Call for papers: Routledge Companion to Popular Music and Politics of the Balkans
Edited by Catherine Baker
This companion or handbook seeks to provide a comprehensive introduction to the vibrant and interdisciplinary field of research into popular music and politics in the Balkans, explaining the state of key questions and debates which have shaped the field so far while also signalling the many new developments and directions that have emerged in response to recent political, socio-economic and cultural dislocations.
Recognising that both ‘popular music’ and ‘the Balkans’ represent categories with extremely fluid and contested boundaries – and that struggles over them have been a central concern for many scholars of the topic – the volume understands both concepts very broadly: ‘popular music’ can encompass any music which interacts with mass media and entertainment in some way, and the volume will not impose a prescriptive geographical definition of ‘the Balkans’ – all contributors who perceive their topic as relevant to debates about popular music and the Balkans are welcome to express interest, even if its geographical area would not fit neatly within all concepts of ‘the Balkans’ as a space. Equally, some chapters might not necessarily centre on activities which their practitioners would define as ‘popular music’ if they help to illuminate the contexts in which popular music and the politics surrounding it are and have been experienced in the Balkans and its diasporas.
Chapters in the volume will be up to 8,000 words long (including references) and must not have been previously published. Reflecting the many scholarly lenses that have contributed to the study of popular music and politics in the Balkans, the disciplinary range of the volume is likely to span, but not be limited to, history; sociology; anthropology; ethnomusicology; media and cultural studies; popular music studies; performance studies; visual and audiovisual studies; cultural heritage; politics and international relations; languages and literatures; and perspectives from music practitioners. The volume is in development and is subject to submission of a successful proposal to Routledge at the beginning of 2022.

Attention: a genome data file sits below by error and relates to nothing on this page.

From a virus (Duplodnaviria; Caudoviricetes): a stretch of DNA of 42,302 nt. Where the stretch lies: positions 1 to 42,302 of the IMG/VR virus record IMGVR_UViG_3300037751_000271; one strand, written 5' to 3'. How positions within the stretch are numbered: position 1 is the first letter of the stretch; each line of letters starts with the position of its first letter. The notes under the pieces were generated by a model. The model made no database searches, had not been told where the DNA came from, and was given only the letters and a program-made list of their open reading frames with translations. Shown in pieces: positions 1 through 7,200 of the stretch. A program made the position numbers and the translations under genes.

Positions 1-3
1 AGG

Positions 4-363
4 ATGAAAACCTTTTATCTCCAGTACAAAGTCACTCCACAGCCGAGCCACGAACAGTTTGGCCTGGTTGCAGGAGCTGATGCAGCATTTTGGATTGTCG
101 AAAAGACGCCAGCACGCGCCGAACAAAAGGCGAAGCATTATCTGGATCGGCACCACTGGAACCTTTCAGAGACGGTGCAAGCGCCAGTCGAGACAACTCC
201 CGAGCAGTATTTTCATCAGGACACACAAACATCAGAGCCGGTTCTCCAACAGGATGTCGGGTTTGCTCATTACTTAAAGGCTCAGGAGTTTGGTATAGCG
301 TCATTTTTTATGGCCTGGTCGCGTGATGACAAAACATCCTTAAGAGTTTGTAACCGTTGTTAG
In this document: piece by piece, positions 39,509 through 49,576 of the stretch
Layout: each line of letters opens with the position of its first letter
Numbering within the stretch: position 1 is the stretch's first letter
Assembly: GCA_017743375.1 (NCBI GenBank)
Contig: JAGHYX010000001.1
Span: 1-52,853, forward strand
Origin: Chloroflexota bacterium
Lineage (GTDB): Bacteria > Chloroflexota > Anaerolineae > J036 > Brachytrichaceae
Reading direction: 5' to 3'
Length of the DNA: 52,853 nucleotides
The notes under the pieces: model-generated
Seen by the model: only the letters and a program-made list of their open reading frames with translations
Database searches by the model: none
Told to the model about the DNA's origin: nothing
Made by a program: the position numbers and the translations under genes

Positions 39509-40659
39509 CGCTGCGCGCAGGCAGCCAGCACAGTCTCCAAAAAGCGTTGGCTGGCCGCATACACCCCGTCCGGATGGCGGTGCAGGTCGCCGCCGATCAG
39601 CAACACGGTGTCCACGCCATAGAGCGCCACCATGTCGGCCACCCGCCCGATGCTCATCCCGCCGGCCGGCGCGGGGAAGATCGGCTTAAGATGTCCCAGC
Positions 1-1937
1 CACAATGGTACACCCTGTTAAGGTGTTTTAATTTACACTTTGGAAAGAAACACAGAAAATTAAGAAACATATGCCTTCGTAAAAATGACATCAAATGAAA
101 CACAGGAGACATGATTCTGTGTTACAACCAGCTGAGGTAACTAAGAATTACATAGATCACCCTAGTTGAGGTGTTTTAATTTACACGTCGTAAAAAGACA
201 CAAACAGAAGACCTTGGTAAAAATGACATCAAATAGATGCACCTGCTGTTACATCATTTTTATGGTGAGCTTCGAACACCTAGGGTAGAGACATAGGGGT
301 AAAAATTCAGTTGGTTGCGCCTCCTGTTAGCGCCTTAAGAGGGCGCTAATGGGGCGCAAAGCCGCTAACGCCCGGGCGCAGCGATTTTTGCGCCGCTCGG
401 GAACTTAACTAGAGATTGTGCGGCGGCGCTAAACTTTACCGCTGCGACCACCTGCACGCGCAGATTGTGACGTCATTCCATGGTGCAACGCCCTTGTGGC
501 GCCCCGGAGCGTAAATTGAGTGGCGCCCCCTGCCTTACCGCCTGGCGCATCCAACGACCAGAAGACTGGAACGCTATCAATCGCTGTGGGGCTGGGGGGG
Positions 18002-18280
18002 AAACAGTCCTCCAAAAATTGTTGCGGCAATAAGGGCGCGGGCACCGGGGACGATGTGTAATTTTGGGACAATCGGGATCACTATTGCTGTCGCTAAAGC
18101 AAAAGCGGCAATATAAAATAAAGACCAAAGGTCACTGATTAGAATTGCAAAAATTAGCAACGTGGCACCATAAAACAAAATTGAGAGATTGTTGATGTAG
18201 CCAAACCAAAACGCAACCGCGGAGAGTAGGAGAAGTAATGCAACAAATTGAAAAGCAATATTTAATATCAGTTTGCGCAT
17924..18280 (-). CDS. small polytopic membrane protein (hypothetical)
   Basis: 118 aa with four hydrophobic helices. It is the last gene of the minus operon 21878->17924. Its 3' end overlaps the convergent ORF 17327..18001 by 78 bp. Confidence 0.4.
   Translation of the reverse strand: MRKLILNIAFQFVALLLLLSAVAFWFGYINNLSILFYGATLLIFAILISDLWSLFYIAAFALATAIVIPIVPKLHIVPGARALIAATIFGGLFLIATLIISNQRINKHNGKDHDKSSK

Within this general call for contributions, some topics where proposals would be particularly welcome at this stage of developing the volume include:
- Historical examples from periods earlier than 1945
- Popular musical connections with the Global South during state socialism
- Fresh approaches to well-known developments of the 1990s (e.g. ‘world music’ and postsocialism; music and the Milošević regime in Serbia)
- Neotraditional musicians as populist political actors
- Music and left-wing/anti-fascist activism (e.g. ‘new left’ social movements; anti-fascist rap and Pavlos Fyssas)
- ‘Global Blackness’, and/or articulations of Blackness in Balkan contexts, through popular music
- Impact of mobile and digital technologies, including Spotify and other streaming platforms
- The political economy of touring, recording, television and/or airplay
- New perspectives on Romani expression and activism through popular music
- Jewish participation and presence in popular music
- Popular music and COVID-19
To express interest in contributing, please ideally send a working title, a 250-word abstract and a 100-word biographical note to Catherine Baker (firstname.lastname@example.org) before 30 November 2021. If you are seriously interested in contributing but would not have time to submit a full abstract due to heavy institutional workload or care pressures during the pandemic, please send a working title and an informal note of what you would propose to contribute, plus a link to a relevant previous publication of yours if applicable.
- Abstracts due 30 November 2021
- Authors notified 17 December 2021
- Final proposal submitted to Routledge 31 January 2022
- Potential contract spring 2022
- Chapters due to editor August 2022
- Revised versions of chapters due December 2022